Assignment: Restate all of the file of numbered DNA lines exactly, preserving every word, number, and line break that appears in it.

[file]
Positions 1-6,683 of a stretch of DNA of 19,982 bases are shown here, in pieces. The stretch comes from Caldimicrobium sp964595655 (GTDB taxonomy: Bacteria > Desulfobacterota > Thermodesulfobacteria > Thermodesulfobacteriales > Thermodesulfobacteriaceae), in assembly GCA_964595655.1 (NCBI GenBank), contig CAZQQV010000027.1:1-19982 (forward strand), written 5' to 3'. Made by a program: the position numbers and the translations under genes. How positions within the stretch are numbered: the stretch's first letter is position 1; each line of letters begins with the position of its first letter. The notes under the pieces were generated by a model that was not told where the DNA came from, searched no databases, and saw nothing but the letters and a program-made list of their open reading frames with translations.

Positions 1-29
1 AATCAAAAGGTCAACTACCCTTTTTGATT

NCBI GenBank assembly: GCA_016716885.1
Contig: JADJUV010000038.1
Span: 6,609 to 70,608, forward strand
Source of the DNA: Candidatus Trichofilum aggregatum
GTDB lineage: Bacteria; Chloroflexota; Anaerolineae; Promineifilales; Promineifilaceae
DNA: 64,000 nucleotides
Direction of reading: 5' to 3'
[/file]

Positions 1-6,683 of a stretch of DNA of 19,982 bases are shown here, in pieces. The stretch comes from Caldimicrobium sp964595655 (GTDB taxonomy: Bacteria > Desulfobacterota > Thermodesulfobacteria > Thermodesulfobacteriales > Thermodesulfobacteriaceae), in assembly GCA_964595655.1 (NCBI GenBank), contig CAZQQV010000027.1:1-19982 (forward strand), written 5' to 3'. Made by a program: the position numbers and the translations under genes. How positions within the stretch are numbered: the stretch's first letter is position 1; each line of letters begins with the position of its first letter. The notes under the pieces were generated by a model that was not told where the DNA came from, searched no databases, and saw nothing but the letters and a program-made list of their open reading frames with translations.

Positions 1-29
1 AATCAAAAGGTCAACTACCCTTTTTGATT

NCBI GenBank assembly: GCA_016716885.1
Contig: JADJUV010000038.1
Span: 6,609 to 70,608, forward strand
Source of the DNA: Candidatus Trichofilum aggregatum
GTDB lineage: Bacteria; Chloroflexota; Anaerolineae; Promineifilales; Promineifilaceae
DNA: 64,000 nucleotides
Direction of reading: 5' to 3'